Cycling champion Lance Armstrong may have tarnished his athletic reputation with his use of performance-enhancing drugs, but the charity he founded at the height of his success and popularity, the Livestrong Foundation, has continued to provide benefits and assistance to people struggling with cancer even as Armstrong stepped down from the foundation (which initially bore his name) in 2012. Celebrities’ lives can be messy and chaotic, but a strong charitable organization can continue to do good, even if its main benefactor is no longer beloved or admired (or even famous). People like Ian Somerhalder and Jami Gertz may not be huge names these days, but the organizations they founded (Somerhalder focuses on environmental causes while Gertz and her husband’s Ressler-Gertz Foundation supports a number of charities) keep on providing important services and support.
Sometimes being associated with a charity can backfire on a celebrity, as when musician Wyclef Jean’s foundation for Haitian earthquake victims was shut down over accusations of embezzlement, and Jean, who was born in Haiti, came off like a clueless rich person who cared more about his image than about helping people in need.
Las Vegas has its own strong tradition of celebrity philanthropy, which continues with both visiting headliners and hometown heroes. Aid for AIDS of Nevada (AFAN) celebrated its 33rd annual Black & White Party in August, with local celebrity support from Strip headliners including Tape Face, Murray SawChuck, and Xavier Mortimer, as well as performances by the casts of Vegas shows Magic Mike Live, Human Nature, Legends in Concert and more. AFAN’s annual AIDS Walk had its 29th edition in April, with comedy magicians Penn and Teller serving as the grand marshals for the 18th year in a row and sponsoring their own Penn & Teller Challenge to match any donations above $250.
Celebrities who live and work in Vegas have more obvious connections to local charities, and their involvement often feels more genuine. But even part-time Vegas performers can make a heartfelt impact in town. Lady Gaga has only been a resident headliner for a short time, but she’s demonstrated a commitment to making a difference in town with ventures like her Born This Way Foundation. Even before her show opened at Park MGM, Gaga brought Valley High School into Born This Way’s Mental Health First Aid pilot program, which includes seniors from eight high schools across the country. Once her residency launched, Gaga announced additional programs at Park MGM and partnerships with local schools and nonprofit organizations.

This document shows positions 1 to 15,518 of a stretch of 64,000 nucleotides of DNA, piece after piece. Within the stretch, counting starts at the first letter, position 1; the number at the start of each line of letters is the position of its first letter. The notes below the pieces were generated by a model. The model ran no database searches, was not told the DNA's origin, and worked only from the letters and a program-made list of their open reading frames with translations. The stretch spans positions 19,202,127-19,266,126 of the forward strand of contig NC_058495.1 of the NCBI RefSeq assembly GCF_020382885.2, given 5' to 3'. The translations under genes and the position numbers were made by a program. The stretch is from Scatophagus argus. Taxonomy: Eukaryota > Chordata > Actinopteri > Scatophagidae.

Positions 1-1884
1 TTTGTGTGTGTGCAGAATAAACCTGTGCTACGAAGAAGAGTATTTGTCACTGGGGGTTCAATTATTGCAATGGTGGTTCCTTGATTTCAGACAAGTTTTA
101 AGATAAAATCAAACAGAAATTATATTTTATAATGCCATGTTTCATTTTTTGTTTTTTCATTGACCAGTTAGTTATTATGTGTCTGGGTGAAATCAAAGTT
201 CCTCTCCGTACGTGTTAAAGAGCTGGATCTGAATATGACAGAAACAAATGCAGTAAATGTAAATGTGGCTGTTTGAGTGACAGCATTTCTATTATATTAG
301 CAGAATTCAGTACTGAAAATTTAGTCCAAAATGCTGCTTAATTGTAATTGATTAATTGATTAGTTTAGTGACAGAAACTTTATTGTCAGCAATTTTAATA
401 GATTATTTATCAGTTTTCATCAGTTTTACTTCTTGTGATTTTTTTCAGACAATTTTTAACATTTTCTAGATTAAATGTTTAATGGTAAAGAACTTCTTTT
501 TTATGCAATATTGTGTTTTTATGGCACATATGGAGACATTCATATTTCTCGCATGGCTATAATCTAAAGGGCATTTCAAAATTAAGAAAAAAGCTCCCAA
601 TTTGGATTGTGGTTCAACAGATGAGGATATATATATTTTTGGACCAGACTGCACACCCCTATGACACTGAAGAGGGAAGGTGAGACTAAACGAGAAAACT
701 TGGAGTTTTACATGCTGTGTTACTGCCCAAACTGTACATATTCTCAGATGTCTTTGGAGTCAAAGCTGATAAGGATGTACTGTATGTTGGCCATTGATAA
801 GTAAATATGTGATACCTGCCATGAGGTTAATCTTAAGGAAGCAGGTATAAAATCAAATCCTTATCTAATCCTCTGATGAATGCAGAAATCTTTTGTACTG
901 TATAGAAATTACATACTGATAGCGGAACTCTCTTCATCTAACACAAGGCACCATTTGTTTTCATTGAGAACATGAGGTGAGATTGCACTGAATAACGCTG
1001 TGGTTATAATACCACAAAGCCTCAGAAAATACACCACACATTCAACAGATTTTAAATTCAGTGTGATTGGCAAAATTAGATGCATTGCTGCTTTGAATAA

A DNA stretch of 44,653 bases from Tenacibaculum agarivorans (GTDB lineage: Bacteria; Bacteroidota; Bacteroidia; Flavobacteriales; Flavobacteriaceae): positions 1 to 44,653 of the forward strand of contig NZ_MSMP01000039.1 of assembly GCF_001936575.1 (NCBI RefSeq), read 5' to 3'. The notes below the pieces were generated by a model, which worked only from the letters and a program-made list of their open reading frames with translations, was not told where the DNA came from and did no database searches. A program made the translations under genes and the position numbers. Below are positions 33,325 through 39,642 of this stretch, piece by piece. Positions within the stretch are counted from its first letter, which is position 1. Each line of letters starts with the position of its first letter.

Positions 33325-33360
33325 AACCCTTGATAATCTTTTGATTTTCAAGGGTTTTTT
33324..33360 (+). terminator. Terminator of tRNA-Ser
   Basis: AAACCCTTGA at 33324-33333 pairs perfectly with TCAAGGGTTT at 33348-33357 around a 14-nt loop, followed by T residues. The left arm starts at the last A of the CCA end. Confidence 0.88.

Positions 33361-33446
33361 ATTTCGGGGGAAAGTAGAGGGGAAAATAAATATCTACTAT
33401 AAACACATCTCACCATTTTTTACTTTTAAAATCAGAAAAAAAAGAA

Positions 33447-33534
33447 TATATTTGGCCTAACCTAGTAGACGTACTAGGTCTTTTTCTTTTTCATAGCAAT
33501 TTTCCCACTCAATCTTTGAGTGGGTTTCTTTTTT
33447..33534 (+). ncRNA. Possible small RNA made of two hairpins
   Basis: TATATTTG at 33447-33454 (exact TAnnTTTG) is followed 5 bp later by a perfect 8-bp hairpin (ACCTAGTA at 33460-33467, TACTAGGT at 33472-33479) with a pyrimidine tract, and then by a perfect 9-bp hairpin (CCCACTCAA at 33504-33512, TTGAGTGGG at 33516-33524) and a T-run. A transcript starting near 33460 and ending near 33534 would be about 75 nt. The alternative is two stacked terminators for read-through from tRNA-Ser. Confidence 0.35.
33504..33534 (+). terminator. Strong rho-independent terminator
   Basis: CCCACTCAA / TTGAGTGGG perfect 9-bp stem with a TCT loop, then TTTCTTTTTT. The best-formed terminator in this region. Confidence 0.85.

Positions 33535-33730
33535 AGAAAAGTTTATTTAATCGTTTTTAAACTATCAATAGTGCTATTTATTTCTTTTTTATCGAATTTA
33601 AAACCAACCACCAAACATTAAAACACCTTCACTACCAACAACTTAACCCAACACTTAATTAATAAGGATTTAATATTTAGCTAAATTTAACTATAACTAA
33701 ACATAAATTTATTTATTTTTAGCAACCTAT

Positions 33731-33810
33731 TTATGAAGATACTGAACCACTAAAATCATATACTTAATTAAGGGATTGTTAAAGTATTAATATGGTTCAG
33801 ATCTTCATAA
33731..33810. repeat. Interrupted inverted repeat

Pop-rock band Imagine Dragons got its start in Las Vegas, and the group’s Tyler Robinson Foundation (TRF, named after a teen cancer patient the band got to know and benefiting pediatric cancer patients) holds its annual Rise Up Gala in Vegas, where the band perfoms alongside other local and national artists. In June, TRF expanded its Vegas presence with the “Battle for Vegas” charity softball game, pitting members of the Vegas Golden Knights NHL team and the Vegas-bound Raiders NFL team against each other. As professional sports continue to grow in Vegas, athletes will be one more class of celebrity who have the motivation to contribute to local charities.
So, when you come across a feel-good puff piece about, say, Taylor Swift donating $113,000 to the Tennessee Equality Project, it may just be a celebrity carefully adjusting their image. It may be a genuine expression of caring for an important cause. More likely, it’s a combination of the two, continuing a tradition that’s been around as long as the cult of celebrity.